Huffpost Politics

Super PAC Ad Aimed At Latinos Ties Mitt Romney To Arpaio, Brewer

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A left-leaning super PAC is aiming to broaden Mitt Romney's struggle with Latino voters in a television ad buy in Arizona that ties the candidate to Sheriff Joe Arpaio and Gov. Jan Brewer (R), who are widely disliked in the Arizona Latino community.

"We want to draw attention to the political significance of the state," Julie Martinez Ortega, president of PAC+, told the Los Angeles Times. Arizona "has taken on a level of symbolic importance for a lot of people, whether they're Latino or not, who see the protection of civil rights as an important part of an inclusive America."

In the ad, the group's first in Arizona, a Latino man in a suit walks out of a building holding a box of work supplies -- presumably after losing his job -- and watches a clip of Romney saying "no skill, no education, and are looking for a free meal," with text that reads "What Romney thinks of us." It then shows Arpaio and Brewer praising the former Massachusetts governor.

Watch the English-language ad below or the Spanish-language ad on the group's website.

The ad doesn't specifically say what makes Arpaio and Brewer troubling allies for Romney, but the two politicians are hated enough in the Arizona Latino community for residents to know. Arpaio, who calls himself "America's toughest sheriff," was sued by the Justice Department earlier this month for alleged civil rights violations.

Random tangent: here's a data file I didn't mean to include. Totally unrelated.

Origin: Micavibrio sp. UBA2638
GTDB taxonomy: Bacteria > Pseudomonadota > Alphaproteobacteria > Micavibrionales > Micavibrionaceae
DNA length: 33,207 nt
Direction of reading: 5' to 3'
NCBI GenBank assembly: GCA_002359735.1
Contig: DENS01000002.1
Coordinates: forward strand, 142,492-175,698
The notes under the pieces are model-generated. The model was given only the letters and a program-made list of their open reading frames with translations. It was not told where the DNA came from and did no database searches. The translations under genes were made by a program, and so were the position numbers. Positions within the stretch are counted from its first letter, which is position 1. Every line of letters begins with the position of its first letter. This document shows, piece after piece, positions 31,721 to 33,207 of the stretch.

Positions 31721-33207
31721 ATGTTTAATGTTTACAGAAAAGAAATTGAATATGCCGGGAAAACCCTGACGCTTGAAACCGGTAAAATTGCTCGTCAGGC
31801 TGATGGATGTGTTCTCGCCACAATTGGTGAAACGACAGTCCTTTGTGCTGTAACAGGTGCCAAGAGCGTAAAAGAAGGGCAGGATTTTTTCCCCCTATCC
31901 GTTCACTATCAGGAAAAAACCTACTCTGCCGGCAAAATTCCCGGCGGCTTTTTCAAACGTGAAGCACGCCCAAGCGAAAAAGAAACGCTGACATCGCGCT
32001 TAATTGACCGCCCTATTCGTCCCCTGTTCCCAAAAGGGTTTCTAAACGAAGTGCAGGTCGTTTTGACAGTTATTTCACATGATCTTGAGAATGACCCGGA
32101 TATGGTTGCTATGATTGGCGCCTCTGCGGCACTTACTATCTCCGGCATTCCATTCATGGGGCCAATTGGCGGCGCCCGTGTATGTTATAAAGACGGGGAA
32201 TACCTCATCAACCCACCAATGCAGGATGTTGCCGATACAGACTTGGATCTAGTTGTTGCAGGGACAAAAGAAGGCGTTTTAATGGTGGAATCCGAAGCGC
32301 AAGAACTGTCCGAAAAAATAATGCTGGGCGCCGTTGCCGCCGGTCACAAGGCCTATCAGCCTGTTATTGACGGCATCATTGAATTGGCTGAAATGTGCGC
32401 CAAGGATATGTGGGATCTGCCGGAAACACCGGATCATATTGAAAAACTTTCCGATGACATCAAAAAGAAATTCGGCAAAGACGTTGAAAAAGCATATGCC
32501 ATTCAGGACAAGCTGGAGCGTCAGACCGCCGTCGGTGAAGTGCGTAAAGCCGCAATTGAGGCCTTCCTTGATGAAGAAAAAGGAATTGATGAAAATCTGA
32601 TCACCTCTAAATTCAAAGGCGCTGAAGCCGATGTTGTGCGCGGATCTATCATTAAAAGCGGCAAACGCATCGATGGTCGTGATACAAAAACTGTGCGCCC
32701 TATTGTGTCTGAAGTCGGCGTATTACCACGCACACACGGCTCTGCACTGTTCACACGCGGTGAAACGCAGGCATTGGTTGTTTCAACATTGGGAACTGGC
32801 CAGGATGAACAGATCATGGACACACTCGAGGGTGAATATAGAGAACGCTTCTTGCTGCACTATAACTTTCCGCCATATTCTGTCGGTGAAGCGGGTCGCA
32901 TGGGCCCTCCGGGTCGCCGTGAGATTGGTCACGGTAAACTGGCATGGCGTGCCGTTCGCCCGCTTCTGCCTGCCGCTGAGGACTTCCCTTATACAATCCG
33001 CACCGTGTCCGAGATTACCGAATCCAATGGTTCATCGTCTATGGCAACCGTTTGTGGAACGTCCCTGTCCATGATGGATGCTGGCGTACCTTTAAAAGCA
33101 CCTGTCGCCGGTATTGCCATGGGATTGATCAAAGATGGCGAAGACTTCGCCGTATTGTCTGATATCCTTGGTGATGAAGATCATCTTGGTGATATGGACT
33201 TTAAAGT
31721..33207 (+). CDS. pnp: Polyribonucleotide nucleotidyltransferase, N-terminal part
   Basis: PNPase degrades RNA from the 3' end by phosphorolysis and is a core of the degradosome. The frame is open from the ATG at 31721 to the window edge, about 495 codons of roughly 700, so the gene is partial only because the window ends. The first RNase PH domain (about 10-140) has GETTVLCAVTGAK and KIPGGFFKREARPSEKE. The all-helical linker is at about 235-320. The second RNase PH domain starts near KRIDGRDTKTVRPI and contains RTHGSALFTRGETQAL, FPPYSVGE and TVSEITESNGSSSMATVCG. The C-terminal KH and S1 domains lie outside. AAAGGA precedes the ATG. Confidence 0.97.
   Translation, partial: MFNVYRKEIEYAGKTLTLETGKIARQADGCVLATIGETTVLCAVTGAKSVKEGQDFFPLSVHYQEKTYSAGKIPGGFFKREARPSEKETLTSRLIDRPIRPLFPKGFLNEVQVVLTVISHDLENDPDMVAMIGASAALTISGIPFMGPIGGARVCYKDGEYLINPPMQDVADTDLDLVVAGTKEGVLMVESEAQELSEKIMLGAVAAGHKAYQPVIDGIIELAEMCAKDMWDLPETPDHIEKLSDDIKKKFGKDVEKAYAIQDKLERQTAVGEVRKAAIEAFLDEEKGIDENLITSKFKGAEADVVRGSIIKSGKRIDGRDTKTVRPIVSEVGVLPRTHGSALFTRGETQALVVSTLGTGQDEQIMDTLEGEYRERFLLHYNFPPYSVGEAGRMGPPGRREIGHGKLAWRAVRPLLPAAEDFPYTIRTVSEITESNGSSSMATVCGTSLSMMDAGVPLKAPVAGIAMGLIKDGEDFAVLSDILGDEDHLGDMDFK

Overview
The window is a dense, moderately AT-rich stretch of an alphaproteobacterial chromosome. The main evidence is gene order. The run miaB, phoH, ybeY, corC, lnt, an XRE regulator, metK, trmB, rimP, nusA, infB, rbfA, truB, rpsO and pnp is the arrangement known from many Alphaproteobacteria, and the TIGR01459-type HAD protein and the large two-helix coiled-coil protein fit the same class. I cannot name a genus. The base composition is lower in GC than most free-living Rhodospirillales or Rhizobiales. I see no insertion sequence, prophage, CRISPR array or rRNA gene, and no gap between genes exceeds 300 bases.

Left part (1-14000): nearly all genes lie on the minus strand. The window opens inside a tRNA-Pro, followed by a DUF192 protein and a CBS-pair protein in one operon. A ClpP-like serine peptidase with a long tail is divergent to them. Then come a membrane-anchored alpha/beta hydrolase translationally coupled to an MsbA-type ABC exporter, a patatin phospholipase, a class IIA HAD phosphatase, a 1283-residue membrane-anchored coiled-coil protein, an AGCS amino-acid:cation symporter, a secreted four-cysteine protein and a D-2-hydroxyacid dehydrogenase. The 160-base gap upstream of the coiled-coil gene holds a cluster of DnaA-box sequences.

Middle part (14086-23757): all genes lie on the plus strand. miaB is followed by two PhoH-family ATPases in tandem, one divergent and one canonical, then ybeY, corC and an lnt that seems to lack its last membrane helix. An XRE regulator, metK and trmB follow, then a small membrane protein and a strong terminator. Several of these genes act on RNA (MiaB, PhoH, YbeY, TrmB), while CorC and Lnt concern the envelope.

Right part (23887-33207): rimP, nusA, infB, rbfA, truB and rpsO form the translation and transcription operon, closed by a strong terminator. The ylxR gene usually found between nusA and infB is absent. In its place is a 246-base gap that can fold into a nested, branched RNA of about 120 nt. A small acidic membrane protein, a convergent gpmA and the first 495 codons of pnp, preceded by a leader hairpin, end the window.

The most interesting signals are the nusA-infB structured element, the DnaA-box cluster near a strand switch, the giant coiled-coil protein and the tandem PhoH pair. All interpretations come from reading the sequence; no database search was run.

He also devoted significant time and resources to a search for President Barack Obama's birth certificate, even though the White House and others have debunked the claim that the president was born outside of the United States.

Brewer is infamous for signing S.B. 1070, the state's anti-unauthorized immigration law aimed at driving the undocumented out of the state. Critics of the law say it could lead to racial profiling of Latinos and anyone else deemed to look like an undocumented immigrant, and a majority of Hispanics in the state opposed it when it was signed into law in 2010. The Supreme Court heard a Department of Justice challenge of the law in April, but has not yet ruled on whether certain provisions are unconstitutional.

The Romney campaign has seemed to keep its distance from Arpaio, despite seeking and receiving his endorsement in 2008. This time around, the sheriff has not issued an endorsement. Brewer endorsed Romney just ahead of the Arizona Republican primary.

According to a poll out Wednesday, Romney currently lags among Latino voters, which the Obama campaign hopes will help put Arizona in play despite its tendency to go to Republicans. Although Romney's campaign and the Republican National Committee are upping efforts to reach out to Latinos, the candidate skipped over Hispanic-specific issues entirely in a speech on education to a Latino business group on Wednesday.

The Romney campaign did not respond to a request for comment on the ad. PAC+ did not immediately respond to an inquiry about the ad buy.

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